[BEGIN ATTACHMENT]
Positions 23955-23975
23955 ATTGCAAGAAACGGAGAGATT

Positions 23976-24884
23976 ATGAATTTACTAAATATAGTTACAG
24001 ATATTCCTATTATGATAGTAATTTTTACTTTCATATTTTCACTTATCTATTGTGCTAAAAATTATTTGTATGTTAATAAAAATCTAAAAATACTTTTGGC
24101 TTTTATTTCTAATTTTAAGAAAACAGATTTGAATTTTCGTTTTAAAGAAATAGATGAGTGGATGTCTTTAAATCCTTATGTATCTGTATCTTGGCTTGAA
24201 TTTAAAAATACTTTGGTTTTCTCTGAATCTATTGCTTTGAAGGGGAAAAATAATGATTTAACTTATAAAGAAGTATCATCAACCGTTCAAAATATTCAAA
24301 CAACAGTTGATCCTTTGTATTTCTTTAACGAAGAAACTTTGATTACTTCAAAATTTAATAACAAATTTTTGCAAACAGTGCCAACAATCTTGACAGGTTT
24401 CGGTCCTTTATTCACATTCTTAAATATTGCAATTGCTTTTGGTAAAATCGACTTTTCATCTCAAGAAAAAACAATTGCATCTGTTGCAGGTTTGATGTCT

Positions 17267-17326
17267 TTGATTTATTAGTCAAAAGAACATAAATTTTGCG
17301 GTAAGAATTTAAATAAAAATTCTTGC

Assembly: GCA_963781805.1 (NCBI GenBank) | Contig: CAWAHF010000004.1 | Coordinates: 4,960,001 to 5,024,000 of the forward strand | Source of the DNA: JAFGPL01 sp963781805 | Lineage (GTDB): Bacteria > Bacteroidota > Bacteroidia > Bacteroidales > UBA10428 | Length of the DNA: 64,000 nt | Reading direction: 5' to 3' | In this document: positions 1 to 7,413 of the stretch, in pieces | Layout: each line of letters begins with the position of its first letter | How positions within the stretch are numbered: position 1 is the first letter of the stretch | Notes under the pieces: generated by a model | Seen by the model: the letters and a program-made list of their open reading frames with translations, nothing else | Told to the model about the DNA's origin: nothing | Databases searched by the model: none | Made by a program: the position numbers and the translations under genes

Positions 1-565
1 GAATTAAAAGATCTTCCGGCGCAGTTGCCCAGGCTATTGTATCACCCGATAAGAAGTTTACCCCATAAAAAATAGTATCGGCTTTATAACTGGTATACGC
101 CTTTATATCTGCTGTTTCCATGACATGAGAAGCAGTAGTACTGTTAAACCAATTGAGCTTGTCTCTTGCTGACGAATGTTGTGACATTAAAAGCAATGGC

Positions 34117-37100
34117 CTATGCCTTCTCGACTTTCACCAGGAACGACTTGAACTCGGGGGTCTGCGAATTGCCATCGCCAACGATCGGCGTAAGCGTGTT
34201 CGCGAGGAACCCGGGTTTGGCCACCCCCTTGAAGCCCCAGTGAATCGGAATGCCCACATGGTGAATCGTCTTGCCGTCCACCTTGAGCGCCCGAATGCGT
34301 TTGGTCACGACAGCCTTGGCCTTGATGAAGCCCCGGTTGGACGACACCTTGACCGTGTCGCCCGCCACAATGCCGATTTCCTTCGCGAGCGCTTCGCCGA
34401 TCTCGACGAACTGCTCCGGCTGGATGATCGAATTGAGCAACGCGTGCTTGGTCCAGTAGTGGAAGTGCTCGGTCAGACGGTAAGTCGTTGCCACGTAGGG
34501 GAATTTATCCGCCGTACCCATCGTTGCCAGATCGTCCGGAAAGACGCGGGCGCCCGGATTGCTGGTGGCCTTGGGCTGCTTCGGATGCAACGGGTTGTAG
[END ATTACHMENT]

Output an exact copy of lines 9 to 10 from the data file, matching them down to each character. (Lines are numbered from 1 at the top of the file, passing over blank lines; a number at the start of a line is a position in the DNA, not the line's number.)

24401 CGGTCCTTTATTCACATTCTTAAATATTGCAATTGCTTTTGGTAAAATCGACTTTTCATCTCAAGAAAAAACAATTGCATCTGTTGCAGGTTTGATGTCT

Positions 17267-17326